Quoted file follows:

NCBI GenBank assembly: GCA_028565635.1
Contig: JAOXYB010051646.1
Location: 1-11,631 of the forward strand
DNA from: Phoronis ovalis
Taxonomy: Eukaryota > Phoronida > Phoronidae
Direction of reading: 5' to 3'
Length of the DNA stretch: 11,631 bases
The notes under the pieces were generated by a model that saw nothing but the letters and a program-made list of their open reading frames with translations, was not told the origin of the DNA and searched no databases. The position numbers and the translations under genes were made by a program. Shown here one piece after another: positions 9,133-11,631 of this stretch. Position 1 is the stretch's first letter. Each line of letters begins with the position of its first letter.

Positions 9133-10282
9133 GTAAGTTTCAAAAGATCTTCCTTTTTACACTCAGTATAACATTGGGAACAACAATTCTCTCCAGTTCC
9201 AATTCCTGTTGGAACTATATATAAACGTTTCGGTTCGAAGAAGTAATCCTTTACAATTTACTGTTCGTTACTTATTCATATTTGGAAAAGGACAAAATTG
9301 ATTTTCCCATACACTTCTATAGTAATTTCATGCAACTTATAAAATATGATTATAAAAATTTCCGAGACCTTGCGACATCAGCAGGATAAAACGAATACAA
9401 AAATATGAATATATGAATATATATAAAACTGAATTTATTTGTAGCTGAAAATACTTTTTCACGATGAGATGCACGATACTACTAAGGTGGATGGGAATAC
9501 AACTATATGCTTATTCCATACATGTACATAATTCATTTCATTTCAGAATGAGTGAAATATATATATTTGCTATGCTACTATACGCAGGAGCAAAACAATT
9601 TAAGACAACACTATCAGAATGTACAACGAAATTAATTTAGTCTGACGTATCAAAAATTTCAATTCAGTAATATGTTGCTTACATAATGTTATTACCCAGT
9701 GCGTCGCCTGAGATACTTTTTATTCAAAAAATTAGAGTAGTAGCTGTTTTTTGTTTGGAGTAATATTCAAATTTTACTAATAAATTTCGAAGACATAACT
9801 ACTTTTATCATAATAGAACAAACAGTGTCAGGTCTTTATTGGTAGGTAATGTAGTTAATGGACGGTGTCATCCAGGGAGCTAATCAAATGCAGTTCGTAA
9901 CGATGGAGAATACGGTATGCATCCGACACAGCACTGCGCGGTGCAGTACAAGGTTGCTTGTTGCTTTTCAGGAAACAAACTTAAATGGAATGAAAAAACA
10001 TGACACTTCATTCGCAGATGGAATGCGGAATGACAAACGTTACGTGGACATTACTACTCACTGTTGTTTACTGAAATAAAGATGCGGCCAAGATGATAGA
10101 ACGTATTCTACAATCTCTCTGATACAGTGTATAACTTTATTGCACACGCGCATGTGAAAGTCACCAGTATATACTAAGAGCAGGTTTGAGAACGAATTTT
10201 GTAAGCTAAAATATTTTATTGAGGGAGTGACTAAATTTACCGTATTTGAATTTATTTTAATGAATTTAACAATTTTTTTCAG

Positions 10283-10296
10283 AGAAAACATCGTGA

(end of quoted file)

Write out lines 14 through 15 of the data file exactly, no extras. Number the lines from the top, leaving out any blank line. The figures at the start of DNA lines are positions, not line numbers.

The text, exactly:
9501 AACTATATGCTTATTCCATACATGTACATAATTCATTTCATTTCAGAATGAGTGAAATATATATATTTGCTATGCTACTATACGCAGGAGCAAAACAATT
9601 TAAGACAACACTATCAGAATGTACAACGAAATTAATTTAGTCTGACGTATCAAAAATTTCAATTCAGTAATATGTTGCTTACATAATGTTATTACCCAGT